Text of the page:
Concert November 2004
- Mozart: Masonic Funeral Music
- Mozart: Serenade in C minor
- Mozart: Requiem (Duncan Druce completion)
- Ruth Holton – soprano
- Frances Bourne – mezzo soprano
- Simon Wall – tenor
- William Townend – bass
- Winchester Music Club
- Winchester College Glee Club and Quiristers
- Winchester Music Club Orchestra Brian Howells – leader
Concert Review by David Beck
Hampshire Chronicle Review
The new Master of Music at Winchester College, Nicholas Wilks, attracted a near capacity audience for an all-Mozart programme combining Winchester Music Club choir and orchestra, the College Glee Club and the ever professional Quiristers.
An instrumental first half set both the mood and the standard of the evening’s music making. Mozart’s rarely heard dark-hued Masonic Funeral Music sounded organ-like in its calm, serious tone – a brief herald of the choral music to come. More varied in atmosphere was the substantial C minor Serenade for wind octet whose four movements range in texture from sombre unisons through lyrical melodies (especially in the superbly played first oboe part) to a canonic Minuet.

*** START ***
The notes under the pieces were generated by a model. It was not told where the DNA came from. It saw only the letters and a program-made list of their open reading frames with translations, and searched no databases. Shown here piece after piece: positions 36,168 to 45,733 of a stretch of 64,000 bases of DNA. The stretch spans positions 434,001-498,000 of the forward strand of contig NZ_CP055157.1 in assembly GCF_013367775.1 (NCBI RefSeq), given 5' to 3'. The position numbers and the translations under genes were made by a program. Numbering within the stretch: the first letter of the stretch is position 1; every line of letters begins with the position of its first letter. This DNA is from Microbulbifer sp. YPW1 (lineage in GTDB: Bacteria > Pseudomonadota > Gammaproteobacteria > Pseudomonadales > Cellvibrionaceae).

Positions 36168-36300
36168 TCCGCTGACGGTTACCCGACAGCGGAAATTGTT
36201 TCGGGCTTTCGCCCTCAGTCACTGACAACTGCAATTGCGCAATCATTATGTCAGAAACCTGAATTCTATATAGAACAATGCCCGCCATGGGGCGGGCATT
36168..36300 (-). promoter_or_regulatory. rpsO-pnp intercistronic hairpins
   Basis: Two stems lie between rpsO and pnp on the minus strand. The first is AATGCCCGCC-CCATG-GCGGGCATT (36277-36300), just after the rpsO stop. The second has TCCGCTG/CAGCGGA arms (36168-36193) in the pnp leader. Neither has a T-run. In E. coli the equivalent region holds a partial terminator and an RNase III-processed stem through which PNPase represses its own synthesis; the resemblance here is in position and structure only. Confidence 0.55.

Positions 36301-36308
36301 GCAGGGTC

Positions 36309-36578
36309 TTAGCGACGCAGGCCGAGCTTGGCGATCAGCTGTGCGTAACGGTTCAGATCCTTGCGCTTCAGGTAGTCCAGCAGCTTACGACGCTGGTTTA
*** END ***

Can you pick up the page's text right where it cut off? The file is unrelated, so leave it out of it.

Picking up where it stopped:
Continental Latin pronunciation was not the only ‘new’ aspect to the performance of Mozart’s last composition, his unfinished Requiem. The conductor chose Duncan Druce’s 1992 edition which leaves most of the ideas of Mozart’s pupil Sussmayr untouched save for some extension and harmonic adjustments. However, we were treated to an exciting additional ‘Amen’ chorus following Druce’s somewhat prolix version of the Lacrimosa. Preparing a new version certainly resulted in a refreshing interpretation with good choral diction, fair balance between sections of the large choir and bright, tuneful tone.
Taut rhythms are essential in the cathedral acoustic and Wilks’ vigorous beat ensured security even in the riskier fast movements such as the Confutatis. A youthful, clear-voiced solo quartet (Ruth Holton, Frances Bourne, Simon Wall and William Townend) blended well and was audible at least half way down the cathedral nave. The beautifully delivered trombone solo in Tuba mirum nearly threatened the bass but, as with the rest of the orchestral playing under leader Brian Howell, remained a warm and sympathetic support for the voices.